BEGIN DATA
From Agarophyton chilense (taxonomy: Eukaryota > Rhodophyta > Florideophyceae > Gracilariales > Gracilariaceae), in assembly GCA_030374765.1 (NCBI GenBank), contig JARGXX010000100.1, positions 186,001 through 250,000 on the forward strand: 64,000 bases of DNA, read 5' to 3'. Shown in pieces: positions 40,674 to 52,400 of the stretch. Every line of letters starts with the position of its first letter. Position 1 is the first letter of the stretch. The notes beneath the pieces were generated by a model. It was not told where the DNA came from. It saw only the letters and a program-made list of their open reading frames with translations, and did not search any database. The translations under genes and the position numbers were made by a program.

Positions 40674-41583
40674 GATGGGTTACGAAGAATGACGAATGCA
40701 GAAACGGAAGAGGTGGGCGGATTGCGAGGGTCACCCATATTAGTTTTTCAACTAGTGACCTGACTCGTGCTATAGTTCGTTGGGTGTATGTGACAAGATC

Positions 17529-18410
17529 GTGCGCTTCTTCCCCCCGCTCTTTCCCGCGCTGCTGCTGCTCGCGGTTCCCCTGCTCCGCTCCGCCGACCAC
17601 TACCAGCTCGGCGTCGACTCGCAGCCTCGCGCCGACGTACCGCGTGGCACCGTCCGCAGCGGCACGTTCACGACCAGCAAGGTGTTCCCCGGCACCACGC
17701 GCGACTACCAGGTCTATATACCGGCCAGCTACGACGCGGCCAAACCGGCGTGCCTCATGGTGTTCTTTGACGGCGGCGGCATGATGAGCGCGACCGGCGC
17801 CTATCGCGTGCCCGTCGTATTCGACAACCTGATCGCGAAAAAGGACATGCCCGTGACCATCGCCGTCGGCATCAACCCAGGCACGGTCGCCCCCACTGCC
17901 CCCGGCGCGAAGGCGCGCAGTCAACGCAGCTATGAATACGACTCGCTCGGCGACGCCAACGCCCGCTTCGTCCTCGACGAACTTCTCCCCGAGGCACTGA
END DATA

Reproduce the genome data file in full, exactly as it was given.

From Agarophyton chilense (taxonomy: Eukaryota > Rhodophyta > Florideophyceae > Gracilariales > Gracilariaceae), in assembly GCA_030374765.1 (NCBI GenBank), contig JARGXX010000100.1, positions 186,001 through 250,000 on the forward strand: 64,000 bases of DNA, read 5' to 3'. Shown in pieces: positions 40,674 to 52,400 of the stretch. Every line of letters starts with the position of its first letter. Position 1 is the first letter of the stretch. The notes beneath the pieces were generated by a model. It was not told where the DNA came from. It saw only the letters and a program-made list of their open reading frames with translations, and did not search any database. The translations under genes and the position numbers were made by a program.

Positions 40674-41583
40674 GATGGGTTACGAAGAATGACGAATGCA
40701 GAAACGGAAGAGGTGGGCGGATTGCGAGGGTCACCCATATTAGTTTTTCAACTAGTGACCTGACTCGTGCTATAGTTCGTTGGGTGTATGTGACAAGATC

Positions 17529-18410
17529 GTGCGCTTCTTCCCCCCGCTCTTTCCCGCGCTGCTGCTGCTCGCGGTTCCCCTGCTCCGCTCCGCCGACCAC
17601 TACCAGCTCGGCGTCGACTCGCAGCCTCGCGCCGACGTACCGCGTGGCACCGTCCGCAGCGGCACGTTCACGACCAGCAAGGTGTTCCCCGGCACCACGC
17701 GCGACTACCAGGTCTATATACCGGCCAGCTACGACGCGGCCAAACCGGCGTGCCTCATGGTGTTCTTTGACGGCGGCGGCATGATGAGCGCGACCGGCGC
17801 CTATCGCGTGCCCGTCGTATTCGACAACCTGATCGCGAAAAAGGACATGCCCGTGACCATCGCCGTCGGCATCAACCCAGGCACGGTCGCCCCCACTGCC
17901 CCCGGCGCGAAGGCGCGCAGTCAACGCAGCTATGAATACGACTCGCTCGGCGACGCCAACGCCCGCTTCGTCCTCGACGAACTTCTCCCCGAGGCACTGA